Being frank on Frank is quite easy for me but I do not have all the facts? Did Frank Lampard decline the post of Ipswich boss – or was he never offered it? Well, I guess this depends on who you ask. According to West Ham United man Harry Redknapp talking to Sky Sports News, it was more or less a done deal. “I got him an interview at Ipswich and they offered him the job.”
This is not what other media sources are saying, however, and the Those Were The Days website is adamant that this did not occur. They have reiterated what they said happened during the Blues’ lengthy recruitment process; before the appointment of Paul Hurst. Redknapp’s nephew impressed Marcus Evans and he was on the final four-man shortlist, which included Hurst, Jack Ross, who later joined Sunderland, and Graham Potter, who is currently the boss at Brighton, but the matter never got as far as Lampard being offered the position.
It would seem that the reason the job was not offered to Lampard revolved around our old nemesis money. Once Lampart got wind of the lack of spending power at Ipswich Town he contacted Redknapp again and said, “Look, Harry, it’s difficult because they’ve got no budget and I can’t bring any players in, what can I do?’ Redknapp agreed and then replied, “It’s a great club, Ipswich but you’re going to need a bit of help because you haven’t got a magic wand.”
It was around about that time that Derby County came sniffing and they had the financial resources to entice Frank into football management. In next to no time Redknapp was working his wonders again and convinced Mel Morris at the Rams that this guy was worth a punt. “That was it. I had no doubt he would be a success because he’s a bright lad, he knows the game. He’ll be amazing.”
There is another side to this story that has not been fully investigated. Ipswich owner Marcus Evans has always maintained that Paul Hurst was his first choice and although he admits to interviewing Lampard twice for the post, the reason for the prolonged managerial process continuing was because he was waiting for the outcome of the Shrewsbury League One play-off final with Rotherham to be completed. Only then would Hurst decide on the Town job. In hindsight then, it may well have been better for everyone if the Shrews had been promoted!
Evans was frank about his decision to hire Hurst – although it contradicts what Redknapp has said. “Having spoken with Paul it reaffirmed why he had always been my top target since day one in the recruitment process.” This seems a rather emphatic statement and reading between the lines, it would suggest that even if Frank had wanted to job he would not have got it. But is there more to this than meets the eye? What I think occurred is this.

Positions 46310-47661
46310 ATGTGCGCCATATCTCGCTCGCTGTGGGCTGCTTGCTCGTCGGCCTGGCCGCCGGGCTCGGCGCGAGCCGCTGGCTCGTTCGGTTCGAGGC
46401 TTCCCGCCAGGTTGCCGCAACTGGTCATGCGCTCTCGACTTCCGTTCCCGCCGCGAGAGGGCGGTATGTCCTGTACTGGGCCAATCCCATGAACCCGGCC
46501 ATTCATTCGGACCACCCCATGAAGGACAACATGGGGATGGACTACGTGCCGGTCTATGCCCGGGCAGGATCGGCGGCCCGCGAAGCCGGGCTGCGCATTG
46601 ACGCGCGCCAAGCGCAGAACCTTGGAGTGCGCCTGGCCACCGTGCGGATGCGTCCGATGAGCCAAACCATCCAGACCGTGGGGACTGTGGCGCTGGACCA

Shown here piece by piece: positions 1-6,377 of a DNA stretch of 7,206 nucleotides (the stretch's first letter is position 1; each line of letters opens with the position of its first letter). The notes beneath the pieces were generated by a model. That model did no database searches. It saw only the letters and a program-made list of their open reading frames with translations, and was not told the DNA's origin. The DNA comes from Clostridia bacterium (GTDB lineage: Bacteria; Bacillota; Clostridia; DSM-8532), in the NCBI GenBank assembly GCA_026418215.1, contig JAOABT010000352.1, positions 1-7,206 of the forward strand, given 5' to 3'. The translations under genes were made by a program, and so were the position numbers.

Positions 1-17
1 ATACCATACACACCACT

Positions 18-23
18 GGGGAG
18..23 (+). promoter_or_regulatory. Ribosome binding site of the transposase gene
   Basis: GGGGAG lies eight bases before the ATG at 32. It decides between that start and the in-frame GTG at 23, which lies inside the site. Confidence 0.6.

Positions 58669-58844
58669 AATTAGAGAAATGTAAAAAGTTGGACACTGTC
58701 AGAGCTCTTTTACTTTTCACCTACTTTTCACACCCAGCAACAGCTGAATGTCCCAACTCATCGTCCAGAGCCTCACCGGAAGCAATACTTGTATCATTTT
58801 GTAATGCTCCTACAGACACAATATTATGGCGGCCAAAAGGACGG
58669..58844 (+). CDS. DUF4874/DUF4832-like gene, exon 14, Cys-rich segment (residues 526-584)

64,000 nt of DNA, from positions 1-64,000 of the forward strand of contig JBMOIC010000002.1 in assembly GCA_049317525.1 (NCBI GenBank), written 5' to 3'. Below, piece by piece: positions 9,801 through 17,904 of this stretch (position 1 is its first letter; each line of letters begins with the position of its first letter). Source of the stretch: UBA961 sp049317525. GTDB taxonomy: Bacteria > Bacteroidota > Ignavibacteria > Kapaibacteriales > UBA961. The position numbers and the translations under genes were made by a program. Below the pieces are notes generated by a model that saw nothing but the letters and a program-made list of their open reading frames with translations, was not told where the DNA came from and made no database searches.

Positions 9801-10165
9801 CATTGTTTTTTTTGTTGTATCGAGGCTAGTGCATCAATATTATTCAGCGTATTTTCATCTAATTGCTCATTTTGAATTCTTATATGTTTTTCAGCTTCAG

Lampard was interviewed twice for the job so he was indeed on the four-man shortlist. Lampard’s enthusiasm wained when he discovered just how much dosh he had to play with and Evans sensed he was already losing interest. He was also being offered a measly salary by Evans, and the excuse was that as he had no managerial experience. Evans saw Hurst as his preferred choice from the outset and this was influenced by two things. 1.Hurst’s success at Shrewsbury Town with very limited financial resources 2. Hurst never considered money to be an obstacle in negotiations.
Once again we see how Marcus Evans was badly advised by people in the game. In 2018 he said joyously after hiring Hurst, “I would like to put on record my thanks to the many football people who have helped me reach an informed decision on the appointment .” My take on this is that people in the game were all laughing at him behind his back because of his football naivety.
Evans once again proved with this appointment just how out of touch with football the man is. Yes, he wants a piece of the action but has been misled from day one by several people who have been pulling the strings from behind. His inept recruitment of Chief Executive Simon Clegg in 2009 was when the rot set in. This man knew nothing about football and on his poor advice, he removed shortly after, Jim Magilton from his managerial post.
The cling-on brigade still exists at Portman Road, and they constantly poorly advise Evans on important footballing issues. Yesterday, Town parted company with arguably the most technically gifted forward at the club Will Keane. He might not be a prolific goalscorer and has been injury-prone, but he was still the most intelligent striker at the club. Freddie Sears is the only other one who comes even close.
Evans was ill-advised to part company with Ellis Harrison too and he has gone on to better things with Portsmouth. So many errors over so many years have blighted the Blues badly; from spending too much on journeymen under both Paul Jewell and Roy Keane, to spending too little when we lost Daryl Murphy and not finding a suitable replacement.
Twelve and a half years of the Evans era has brought nothing but disappointment and distrust and like a secret government document that is finally being released after 25 years, we will probably have to wait just as long, to separate the truth from those porky pies.